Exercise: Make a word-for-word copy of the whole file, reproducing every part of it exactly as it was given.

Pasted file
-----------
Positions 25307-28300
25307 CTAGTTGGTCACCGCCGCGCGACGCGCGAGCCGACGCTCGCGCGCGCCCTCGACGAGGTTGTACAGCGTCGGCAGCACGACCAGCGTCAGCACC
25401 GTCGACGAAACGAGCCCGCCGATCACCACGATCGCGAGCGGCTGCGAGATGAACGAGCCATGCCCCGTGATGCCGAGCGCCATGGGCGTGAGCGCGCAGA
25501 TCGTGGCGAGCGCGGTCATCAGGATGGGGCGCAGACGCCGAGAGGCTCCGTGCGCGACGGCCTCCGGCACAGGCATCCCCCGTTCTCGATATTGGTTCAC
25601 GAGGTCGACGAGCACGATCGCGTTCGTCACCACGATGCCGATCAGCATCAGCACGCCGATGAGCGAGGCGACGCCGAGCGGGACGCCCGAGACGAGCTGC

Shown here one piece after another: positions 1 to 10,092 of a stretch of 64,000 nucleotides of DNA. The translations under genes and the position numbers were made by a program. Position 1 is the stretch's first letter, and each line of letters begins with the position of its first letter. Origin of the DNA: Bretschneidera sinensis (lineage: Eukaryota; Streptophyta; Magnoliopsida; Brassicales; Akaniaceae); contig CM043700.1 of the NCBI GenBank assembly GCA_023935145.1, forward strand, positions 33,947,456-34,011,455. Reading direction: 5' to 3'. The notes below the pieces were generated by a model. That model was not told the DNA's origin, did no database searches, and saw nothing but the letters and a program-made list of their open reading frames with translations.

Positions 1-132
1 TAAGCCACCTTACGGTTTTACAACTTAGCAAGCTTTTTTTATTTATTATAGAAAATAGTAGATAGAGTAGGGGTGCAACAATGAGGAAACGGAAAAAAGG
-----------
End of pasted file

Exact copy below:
Positions 25307-28300
25307 CTAGTTGGTCACCGCCGCGCGACGCGCGAGCCGACGCTCGCGCGCGCCCTCGACGAGGTTGTACAGCGTCGGCAGCACGACCAGCGTCAGCACC
25401 GTCGACGAAACGAGCCCGCCGATCACCACGATCGCGAGCGGCTGCGAGATGAACGAGCCATGCCCCGTGATGCCGAGCGCCATGGGCGTGAGCGCGCAGA
25501 TCGTGGCGAGCGCGGTCATCAGGATGGGGCGCAGACGCCGAGAGGCTCCGTGCGCGACGGCCTCCGGCACAGGCATCCCCCGTTCTCGATATTGGTTCAC
25601 GAGGTCGACGAGCACGATCGCGTTCGTCACCACGATGCCGATCAGCATCAGCACGCCGATGAGCGAGGCGACGCCGAGCGGGACGCCCGAGACGAGCTGC

Shown here one piece after another: positions 1 to 10,092 of a stretch of 64,000 nucleotides of DNA. The translations under genes and the position numbers were made by a program. Position 1 is the stretch's first letter, and each line of letters begins with the position of its first letter. Origin of the DNA: Bretschneidera sinensis (lineage: Eukaryota; Streptophyta; Magnoliopsida; Brassicales; Akaniaceae); contig CM043700.1 of the NCBI GenBank assembly GCA_023935145.1, forward strand, positions 33,947,456-34,011,455. Reading direction: 5' to 3'. The notes below the pieces were generated by a model. That model was not told the DNA's origin, did no database searches, and saw nothing but the letters and a program-made list of their open reading frames with translations.

Positions 1-132
1 TAAGCCACCTTACGGTTTTACAACTTAGCAAGCTTTTTTTATTTATTATAGAAAATAGTAGATAGAGTAGGGGTGCAACAATGAGGAAACGGAAAAAAGG